Sheetal Devi and Dr. Sangita Gupta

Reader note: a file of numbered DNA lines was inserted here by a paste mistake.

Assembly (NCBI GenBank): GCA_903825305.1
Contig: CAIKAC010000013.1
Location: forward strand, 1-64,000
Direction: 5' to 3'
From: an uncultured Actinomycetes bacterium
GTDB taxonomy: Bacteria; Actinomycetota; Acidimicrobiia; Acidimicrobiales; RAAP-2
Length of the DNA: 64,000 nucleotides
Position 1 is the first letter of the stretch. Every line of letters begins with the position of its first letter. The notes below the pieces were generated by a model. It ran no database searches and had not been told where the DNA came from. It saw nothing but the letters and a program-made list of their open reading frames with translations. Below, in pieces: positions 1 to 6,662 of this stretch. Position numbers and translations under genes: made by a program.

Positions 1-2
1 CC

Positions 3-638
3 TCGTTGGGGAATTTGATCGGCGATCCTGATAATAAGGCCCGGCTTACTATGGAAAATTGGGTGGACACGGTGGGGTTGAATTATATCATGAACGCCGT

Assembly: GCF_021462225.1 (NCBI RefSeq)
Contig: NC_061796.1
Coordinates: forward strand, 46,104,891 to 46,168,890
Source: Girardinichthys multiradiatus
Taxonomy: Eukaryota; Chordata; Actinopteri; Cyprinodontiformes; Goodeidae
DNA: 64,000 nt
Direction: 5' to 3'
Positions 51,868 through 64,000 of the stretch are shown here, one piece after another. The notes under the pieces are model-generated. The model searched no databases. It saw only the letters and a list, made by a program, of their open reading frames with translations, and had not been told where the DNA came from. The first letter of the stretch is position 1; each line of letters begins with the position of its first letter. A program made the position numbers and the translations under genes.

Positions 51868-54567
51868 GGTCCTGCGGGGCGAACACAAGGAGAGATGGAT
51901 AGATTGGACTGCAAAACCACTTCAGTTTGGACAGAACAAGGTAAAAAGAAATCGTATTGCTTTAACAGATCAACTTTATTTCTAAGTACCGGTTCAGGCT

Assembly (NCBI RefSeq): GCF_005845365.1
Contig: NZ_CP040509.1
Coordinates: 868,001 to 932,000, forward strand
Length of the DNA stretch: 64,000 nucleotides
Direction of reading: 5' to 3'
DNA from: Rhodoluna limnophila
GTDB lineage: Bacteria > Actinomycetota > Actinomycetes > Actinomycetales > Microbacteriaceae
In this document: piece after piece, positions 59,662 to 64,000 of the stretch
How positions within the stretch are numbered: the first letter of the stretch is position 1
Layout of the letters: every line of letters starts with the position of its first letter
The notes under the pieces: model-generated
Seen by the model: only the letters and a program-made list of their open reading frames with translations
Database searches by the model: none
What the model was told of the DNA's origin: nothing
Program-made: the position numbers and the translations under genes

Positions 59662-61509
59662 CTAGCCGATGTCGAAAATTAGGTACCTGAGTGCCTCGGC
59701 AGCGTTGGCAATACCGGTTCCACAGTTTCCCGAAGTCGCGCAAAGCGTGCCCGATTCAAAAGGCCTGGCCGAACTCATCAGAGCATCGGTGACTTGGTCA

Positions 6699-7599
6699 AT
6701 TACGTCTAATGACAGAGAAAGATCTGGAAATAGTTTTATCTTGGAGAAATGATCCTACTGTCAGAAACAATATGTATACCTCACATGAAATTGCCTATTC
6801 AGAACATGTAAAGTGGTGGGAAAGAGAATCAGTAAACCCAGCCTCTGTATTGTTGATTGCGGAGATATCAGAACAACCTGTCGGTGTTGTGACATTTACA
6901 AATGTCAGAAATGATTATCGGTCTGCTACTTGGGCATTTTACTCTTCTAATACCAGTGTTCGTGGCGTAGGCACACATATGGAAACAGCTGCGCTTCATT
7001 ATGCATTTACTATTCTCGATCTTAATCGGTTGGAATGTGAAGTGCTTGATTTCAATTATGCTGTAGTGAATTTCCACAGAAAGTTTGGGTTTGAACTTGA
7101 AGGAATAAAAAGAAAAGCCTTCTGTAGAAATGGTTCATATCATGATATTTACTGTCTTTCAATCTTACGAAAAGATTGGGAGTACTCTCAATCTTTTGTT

The social ideal of equality is the most significant justification for inclusive education. Regardless of our differences, we all have the same rights. Separate, however, is not the same as equal. In contrast to previous segregation experiences, inclusion supports the impression that differences are tolerated and appreciated. It is critical that we do not repeat the mistakes of the past. Schools that foster social acceptance, peace, and collaboration are needed. Equality is valued and promoted as a virtue in society when schools incorporate all students. When schools reject some children, prejudice is ingrained in the minds of many students, resulting in heightened social strife and dehumanizing competitiveness as adults. Education is a potent tool for social transformation, and it frequently initiates upward social progress. As a result, the gap between different sections of society is being bridged. In recent decades, inclusive education has risen to prominence around the world, particularly in the implementation of educational reforms to combat exclusionary practices. Over the last few decades, inclusion has emerged as a pedagogical technique as well as a political tool for challenging exclusionary policies, regulations, and practices in countries' educational systems. In general, the worldwide human rights movement, which has emerged and developed during the twentieth century, now includes children with special needs. Rather from being a privilege or a charity, education for children with exceptional needs has become a matter of entitlement, a fundamental human right.
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